Out-of-print copies of the Quarterly have become highly sought after as collectibles. eBay is the target destination for purchasing the rare periodicals; on the site, a single copy received a bid of US$122.50 after just four hours and thirty minutes on auction.
In 2004, the defunct publication was replaced with A&F Magazine/A&F: Rising Stars, a tame collection of photos and essays about rising young celebrities. It featured Justin Bruening, Poppy Montgomery, Olivia Wilde (all from Back-to-School 2004) and Jeremy Bloom (Christmas 2004). This magazine was far less popular than the Quarterly and was soon discontinued, and for a time the company published a seasonal catalog.
In 2008, Abercrombie & Fitch announced that it would relaunch A&F Quarterly exclusively for the European market, mainly the United Kingdom, where A&F hoped consumers would be more open-minded than Americans. The company planned a release in March or April 2008 in the A&F London flagship store – just over a year after the opening of the first international A&F flagship at 7 Burlington Gardens in Savile Row London, England.
Tom Lennox, vice president of corporate communications for Abercrombie & Fitch, stated, "We have chosen to bring the A&F Quarterly to the UK because our London flagship has been a phenomenal success and we were looking for something which we felt would appeal to the British open-minded approach to culture and creativity." The new European version was to be "more mature" than the previous editions in the United States, where, Lennox says, it will no longer be sold because it "has run its course" in America. Lennox said it would be more of a "sophisticated, intellectual approach" providing a "global perspective, which is what the 20-year-old is all about." Lastly, he commented that the Quarterly will be fun and may be found "controversial to some". Saying that the revamped Quarterly will stick to a "similar theme", a company representative also commented that "it will be unique and will definitely grab people's attention." It was announced that the original creative team behind the American A&F Quarterly (including Shahid and Weber) would reunite for the publication's revival in London. Featured topics would include travel, dining, and trendy neighborhoods, with some articles written by Tyler Brule (founder of the fashion, art, and travel magazine Wallpaper).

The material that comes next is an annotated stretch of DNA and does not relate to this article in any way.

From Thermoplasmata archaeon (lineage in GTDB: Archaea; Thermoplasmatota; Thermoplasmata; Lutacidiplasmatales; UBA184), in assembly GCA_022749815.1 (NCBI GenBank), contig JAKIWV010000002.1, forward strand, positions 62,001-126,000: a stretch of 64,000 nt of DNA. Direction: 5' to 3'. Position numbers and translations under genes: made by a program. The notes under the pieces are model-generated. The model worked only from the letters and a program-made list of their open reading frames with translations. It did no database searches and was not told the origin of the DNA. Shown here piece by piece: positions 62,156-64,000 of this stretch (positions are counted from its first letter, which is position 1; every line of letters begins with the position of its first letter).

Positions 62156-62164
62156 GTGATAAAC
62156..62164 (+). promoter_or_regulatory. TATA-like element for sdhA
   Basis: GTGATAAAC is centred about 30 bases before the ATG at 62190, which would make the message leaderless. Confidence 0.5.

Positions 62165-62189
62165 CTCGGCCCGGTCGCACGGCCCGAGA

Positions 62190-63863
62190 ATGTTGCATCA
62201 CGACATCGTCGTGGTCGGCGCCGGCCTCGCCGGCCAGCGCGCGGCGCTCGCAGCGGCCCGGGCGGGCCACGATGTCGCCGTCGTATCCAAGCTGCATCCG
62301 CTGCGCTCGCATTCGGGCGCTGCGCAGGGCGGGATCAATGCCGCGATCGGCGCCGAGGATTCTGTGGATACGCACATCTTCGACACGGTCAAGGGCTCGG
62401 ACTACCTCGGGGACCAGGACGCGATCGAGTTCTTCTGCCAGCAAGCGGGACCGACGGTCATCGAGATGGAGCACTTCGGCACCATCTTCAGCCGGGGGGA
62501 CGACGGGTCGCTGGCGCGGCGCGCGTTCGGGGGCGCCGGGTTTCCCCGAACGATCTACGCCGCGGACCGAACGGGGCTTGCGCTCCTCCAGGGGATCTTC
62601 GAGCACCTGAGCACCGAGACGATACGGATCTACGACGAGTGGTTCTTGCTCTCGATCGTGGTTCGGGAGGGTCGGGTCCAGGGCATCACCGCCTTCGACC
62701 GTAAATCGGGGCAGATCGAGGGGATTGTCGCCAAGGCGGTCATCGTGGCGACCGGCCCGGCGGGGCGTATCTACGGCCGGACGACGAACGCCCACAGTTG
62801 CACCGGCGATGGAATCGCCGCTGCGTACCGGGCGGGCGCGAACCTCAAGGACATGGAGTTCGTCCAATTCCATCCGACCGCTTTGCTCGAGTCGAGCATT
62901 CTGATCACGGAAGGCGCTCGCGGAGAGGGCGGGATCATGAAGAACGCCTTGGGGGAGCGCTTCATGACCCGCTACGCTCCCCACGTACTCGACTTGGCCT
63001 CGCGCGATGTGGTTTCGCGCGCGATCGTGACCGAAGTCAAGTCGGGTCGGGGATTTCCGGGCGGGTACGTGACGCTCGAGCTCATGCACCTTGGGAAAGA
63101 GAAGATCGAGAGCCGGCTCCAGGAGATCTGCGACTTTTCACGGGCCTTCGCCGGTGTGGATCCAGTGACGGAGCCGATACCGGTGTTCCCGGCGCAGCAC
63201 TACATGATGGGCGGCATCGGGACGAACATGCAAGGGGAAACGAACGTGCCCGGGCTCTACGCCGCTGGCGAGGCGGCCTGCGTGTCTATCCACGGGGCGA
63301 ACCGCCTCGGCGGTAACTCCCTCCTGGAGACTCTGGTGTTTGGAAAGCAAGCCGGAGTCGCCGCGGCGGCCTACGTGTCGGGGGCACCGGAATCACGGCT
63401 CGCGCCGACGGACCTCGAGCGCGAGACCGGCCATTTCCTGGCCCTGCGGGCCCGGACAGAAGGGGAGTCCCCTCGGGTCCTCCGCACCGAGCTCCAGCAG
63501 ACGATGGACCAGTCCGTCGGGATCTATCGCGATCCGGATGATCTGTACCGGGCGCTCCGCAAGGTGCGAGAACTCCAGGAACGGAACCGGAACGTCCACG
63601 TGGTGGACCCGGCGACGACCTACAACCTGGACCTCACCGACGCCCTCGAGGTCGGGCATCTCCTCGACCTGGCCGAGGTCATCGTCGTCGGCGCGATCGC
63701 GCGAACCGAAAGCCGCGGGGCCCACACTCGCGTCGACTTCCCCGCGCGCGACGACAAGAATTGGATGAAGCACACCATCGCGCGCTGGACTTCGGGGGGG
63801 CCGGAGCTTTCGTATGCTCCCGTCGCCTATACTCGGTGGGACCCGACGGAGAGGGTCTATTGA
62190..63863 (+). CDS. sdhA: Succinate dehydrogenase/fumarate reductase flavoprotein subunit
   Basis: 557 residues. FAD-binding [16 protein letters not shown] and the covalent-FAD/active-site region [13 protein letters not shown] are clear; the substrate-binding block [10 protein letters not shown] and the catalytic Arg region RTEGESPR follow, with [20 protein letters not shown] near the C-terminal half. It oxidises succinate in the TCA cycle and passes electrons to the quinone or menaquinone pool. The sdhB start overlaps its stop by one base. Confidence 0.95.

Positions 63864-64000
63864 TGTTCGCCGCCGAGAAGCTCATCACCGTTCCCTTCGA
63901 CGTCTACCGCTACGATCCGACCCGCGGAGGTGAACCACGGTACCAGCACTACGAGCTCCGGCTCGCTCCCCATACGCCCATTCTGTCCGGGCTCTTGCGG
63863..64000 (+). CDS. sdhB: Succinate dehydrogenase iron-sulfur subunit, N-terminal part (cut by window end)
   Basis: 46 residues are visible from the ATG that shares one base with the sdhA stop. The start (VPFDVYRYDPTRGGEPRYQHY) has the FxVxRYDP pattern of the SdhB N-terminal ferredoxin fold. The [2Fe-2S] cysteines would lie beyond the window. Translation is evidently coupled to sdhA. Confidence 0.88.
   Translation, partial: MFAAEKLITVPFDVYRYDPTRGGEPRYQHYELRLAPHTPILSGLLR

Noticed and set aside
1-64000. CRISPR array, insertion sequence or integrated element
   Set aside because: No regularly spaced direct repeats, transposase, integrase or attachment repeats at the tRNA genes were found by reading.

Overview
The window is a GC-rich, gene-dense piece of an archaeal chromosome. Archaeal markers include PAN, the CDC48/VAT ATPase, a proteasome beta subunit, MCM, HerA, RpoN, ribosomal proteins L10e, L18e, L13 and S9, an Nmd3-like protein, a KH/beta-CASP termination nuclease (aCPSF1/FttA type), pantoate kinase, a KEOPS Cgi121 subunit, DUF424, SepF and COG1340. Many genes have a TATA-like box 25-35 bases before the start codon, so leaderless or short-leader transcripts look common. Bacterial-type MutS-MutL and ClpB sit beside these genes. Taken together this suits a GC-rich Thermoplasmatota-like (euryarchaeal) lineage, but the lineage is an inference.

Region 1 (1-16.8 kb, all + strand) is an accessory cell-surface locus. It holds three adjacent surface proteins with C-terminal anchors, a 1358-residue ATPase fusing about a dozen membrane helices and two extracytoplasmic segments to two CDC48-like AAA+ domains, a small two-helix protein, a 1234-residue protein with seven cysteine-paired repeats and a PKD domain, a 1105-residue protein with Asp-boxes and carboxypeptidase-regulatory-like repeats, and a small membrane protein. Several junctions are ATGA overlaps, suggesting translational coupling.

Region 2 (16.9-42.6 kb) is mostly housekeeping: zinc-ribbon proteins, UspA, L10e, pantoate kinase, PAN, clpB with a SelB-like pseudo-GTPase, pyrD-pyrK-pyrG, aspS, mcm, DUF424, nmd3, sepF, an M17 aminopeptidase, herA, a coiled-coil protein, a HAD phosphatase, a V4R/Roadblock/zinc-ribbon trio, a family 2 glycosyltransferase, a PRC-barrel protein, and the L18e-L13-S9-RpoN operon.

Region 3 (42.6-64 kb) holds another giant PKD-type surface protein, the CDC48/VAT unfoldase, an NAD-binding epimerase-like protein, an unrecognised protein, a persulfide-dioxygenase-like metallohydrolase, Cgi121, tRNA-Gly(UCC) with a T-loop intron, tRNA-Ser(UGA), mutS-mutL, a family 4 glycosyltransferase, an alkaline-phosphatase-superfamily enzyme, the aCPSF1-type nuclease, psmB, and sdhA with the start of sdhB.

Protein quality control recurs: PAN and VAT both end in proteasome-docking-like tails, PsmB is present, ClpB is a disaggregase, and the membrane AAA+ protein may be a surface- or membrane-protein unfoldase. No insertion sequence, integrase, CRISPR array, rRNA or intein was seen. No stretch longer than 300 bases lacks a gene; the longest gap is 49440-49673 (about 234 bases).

Recalling the controversial years of the Quarterly, Claude Knight, director of the charity Kidscape, stated that "unless the 2008 version takes the fate of its predecessor into account, we will not hesitate to raise grave concerns [about] a racy magazine aimed at teenagers and featuring sexually explicit content." The deputy executive of 4Children warned that careless promotion of sexual images and alcohol drinking could leave great consequences, especially in the UK, where there is "a high drinking culture and there are links between the use of alcohol and sex that is later regretted."
A UK£100 price and a massive customer turnout was expected at the flagship store over the returning publication. Market analysis revealed that the relaunch of the Quarterly in Europe came at an opportune time for Abercrombie & Fitch because tolerance for less-regulated publications is higher there, and the demand for the A&F brand is high and on the rise. This was the reason for why A&F began international expansion in the UK first.